The Pitkin Board of County Commissioners agreed to move Aspen Skiing Co.’s Pandora’s Expansion proposal onto a second reading Wednesday — but officials still weren’t entirely sold on the concept.
Commissioners Francie Jacober and Kelly McNicholas Kury agreed to pass SkiCo’s Pandora’s Expansion proposal onto a second reading, but neither were supportive of the proposal in its current form Wednesday, setting up the possibility of a future 2-2 split vote, which would effectively stall the application.
Pitkin County Commissioner Patti Clapper has recused herself from participating in any of the discussions or votes due to her son-in-law’s employment with SkiCo.
Prior to the vote, Jacober read aloud a prewritten statement as to why she opposed Pandora’s Expansion.
“When do we stop? When do we say enough is enough?” Jacober posed. “Aspen has enough terrain. It has enough billionaires. It has enough skiing tourists. It has enough traffic. Are we really trying to attract more people to our valley? We are full.”
Kury — who served as commissioner when the proposed Pandora’s Expansion went before the board unsuccessfully in 2019 — still wasn’t sold, herself, on SkiCo’s new application, believing it wasn’t new at all.
“The application is not substantially different from 2019 and … my opinions aren’t substantially different from 2019,” McNicholas Kury said.
Wednesday, SkiCo proposed adding a restrictive covenant to the rural and remote portion of Pandora’s terrain that would prohibit improvements in support of restaurant and bar operations, residential development and overnight lodging on the property.
“This is something we gave a lot of thought to and debated a lot internally because … we’re trying to stay competitive, and this restrictive covenant could jeopardize that,” said Mike Kaplan, SkiCo president and CEO. “If we’re serious about what we’re saying, we think we’ve got to do this and are willing to do it.”
SkiCo has requested that the BOCC rezone approximately 131 acres of terrain from its current “Rural/Remote” designation to “Ski Recreation.” SkiCo has asked for the rezoning of roughly 35 acres of land from its “Agricultural/Residential” classification to “Ski Recreation,” also to accommodate Pandora’s Expansion.
“I look back on our 75 years of being in business, and I say, ‘We’ve been excellent stewards of the land. We’ve been decent ski area operators,’” Kaplan said.
According to the county’s land use code, Rural/Remote zoning should “conserve and protect the natural environment and its resources, while allowing for limited recreational uses and limited residential development.” Ski Recreation zoning permits “downhill and cross-country skiing and other uses permitted by a federal or other public agency, such as grazing, hunting and passive recreational uses.” Ski Recreation zoning can also accommodate affordable housing, according to the county’s land use code.
The precedent set by rezoning rural and remote land to ski recreation terrain has been at the forefront of many of the commissioners’ concerns with SkiCo’s Pandora’s Expansion proposal.
“If we do this in this zone, is this the camel’s nose under the tent? Is this the horse getting out of the barn?” Commissioner Greg Poschman asked during Wednesday’s BOCC meeting. “Are we opening the floodgates for Pandora’s box, so to speak, to an uncontrolled situation?”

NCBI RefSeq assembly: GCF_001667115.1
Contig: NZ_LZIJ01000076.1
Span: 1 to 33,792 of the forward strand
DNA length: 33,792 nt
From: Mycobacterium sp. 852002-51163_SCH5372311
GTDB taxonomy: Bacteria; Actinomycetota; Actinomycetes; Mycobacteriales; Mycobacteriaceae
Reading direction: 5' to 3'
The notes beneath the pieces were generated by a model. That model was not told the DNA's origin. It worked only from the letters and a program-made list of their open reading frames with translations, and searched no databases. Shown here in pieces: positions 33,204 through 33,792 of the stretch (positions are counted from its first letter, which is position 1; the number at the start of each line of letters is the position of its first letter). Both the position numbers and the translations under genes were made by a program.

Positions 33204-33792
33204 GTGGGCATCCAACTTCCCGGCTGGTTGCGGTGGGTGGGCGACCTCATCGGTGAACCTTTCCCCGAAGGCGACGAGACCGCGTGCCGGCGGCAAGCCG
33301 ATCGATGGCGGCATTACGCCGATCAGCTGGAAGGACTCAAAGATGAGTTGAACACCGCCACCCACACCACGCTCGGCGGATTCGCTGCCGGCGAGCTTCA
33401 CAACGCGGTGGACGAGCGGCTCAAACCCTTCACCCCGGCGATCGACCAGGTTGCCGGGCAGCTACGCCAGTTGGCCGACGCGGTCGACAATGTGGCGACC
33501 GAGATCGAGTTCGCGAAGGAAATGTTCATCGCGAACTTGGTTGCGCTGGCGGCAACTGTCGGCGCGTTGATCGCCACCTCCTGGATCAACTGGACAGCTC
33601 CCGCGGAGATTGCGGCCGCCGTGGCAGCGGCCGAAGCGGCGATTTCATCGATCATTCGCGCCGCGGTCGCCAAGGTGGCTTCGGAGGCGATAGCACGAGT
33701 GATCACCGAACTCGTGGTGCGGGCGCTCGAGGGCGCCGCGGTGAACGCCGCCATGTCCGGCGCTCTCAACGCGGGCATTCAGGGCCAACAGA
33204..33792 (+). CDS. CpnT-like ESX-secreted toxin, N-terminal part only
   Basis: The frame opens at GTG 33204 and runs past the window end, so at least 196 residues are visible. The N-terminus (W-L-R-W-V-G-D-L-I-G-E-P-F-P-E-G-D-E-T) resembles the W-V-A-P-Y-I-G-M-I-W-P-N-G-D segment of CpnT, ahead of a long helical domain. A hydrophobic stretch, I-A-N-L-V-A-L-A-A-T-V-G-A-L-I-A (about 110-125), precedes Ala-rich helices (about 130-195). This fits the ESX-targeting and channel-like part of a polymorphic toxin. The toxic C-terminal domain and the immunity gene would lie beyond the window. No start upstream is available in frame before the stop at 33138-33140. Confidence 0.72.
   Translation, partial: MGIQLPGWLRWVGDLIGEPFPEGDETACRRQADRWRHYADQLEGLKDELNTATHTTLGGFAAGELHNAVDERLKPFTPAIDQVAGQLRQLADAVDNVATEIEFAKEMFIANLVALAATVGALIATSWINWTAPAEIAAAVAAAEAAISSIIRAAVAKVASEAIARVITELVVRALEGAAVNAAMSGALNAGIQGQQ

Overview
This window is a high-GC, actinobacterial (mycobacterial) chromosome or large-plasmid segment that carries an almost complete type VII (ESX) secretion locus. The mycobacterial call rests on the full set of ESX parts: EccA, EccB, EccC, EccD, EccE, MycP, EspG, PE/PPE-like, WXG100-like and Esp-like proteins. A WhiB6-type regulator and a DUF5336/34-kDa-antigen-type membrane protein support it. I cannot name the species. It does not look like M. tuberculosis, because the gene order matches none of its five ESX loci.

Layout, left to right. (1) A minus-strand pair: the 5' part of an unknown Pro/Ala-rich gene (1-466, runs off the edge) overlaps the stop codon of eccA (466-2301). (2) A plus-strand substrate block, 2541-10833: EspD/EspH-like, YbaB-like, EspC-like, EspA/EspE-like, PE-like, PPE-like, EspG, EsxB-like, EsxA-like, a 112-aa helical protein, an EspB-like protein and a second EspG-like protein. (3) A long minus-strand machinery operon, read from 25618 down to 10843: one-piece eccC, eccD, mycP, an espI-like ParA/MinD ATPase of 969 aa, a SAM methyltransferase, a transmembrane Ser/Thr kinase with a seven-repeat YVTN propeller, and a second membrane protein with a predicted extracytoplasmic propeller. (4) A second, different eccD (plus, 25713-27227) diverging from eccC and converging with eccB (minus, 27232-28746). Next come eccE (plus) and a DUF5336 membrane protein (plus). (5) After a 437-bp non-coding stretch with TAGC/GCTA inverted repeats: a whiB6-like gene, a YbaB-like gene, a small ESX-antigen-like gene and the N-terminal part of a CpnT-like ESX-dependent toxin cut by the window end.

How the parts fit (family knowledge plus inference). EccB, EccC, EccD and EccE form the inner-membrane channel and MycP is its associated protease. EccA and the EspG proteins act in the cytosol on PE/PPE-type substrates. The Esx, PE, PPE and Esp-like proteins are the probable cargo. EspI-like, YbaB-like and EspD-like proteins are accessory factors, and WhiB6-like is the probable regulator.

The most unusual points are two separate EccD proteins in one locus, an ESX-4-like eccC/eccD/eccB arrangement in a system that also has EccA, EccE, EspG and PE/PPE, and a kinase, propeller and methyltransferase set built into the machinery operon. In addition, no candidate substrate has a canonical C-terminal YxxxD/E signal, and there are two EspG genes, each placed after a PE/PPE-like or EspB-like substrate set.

Currently, 36 cabins exist within the area, 31 on the west side of Richmond Ridge and five on the east side of Richmond Ridge. Twelve cabins have been constructed and one expanded since 1996 in the Rural/Remote zoned area.
Pitkin County Attorney John Ely said the board does have the power to impose more restrictive uses on land being rezoned as part of a condition of approval. Ely was also of the opinion that one applicant’s rezoning request, like in the instance of Pandora’s Expansion, wasn’t necessarily legally binding with respect to future land-use decisions that will inevitably come before the board.
“Properties are so unique from one another, even neighboring properties,” Ely said in response to Poschman. “It’s not necessarily binding, but over time if the same decision is made, it becomes harder and harder to do something different.”
Pandora’s Expansion would add approximately 153 acres of new ski terrain to Aspen Mountain, as well as a new lift to service the expanded terrain. SkiCo has maintained that plenty of wintersport enthusiasts already ski Pandora’s powder but in an uncontrolled, unsafe manner.
“We can’t sort of just leave that hanging forever. One, there’s obviously safety concerns about it,” David Corbin, SkiCo senior vice president of planning and development, said. “It’s something that worries us. Everybody knows there have been fatalities in that area before. Leaving it as it is really doesn’t satisfy our business operations either, to be quite candid.”
SkiCo’s rezoning application for Pandora’s Expansion went before the BOCC on Aug. 25, and commissioners also took a site visit of the terrain near the top of Aspen Mountain and east of Richmond Hill Road on Sept. 1.
Wednesday, SkiCo continued its presentation before the BOCC by reminding commissioners of the “substantial public support” for Pandora’s Expansion, pointing to a petition garnering more than 1,300 signatures.
Many members of the public commented during Wednesday’s BOCC meeting, including Aspen City Councilor John Doyle, who has been a vocal opponent of Pandora’s Expansion.
“Most other communities look up to us,” Doyle said. “I think for Aspen to remain relevant in this day and age — in this time of climate crisis — I’d like to see us be the first ski resort that says we have enough. We have an embarrassment of riches here, as far as ski terrain goes.”
The second reading for Pandora’s Expansion is set for Oct. 13.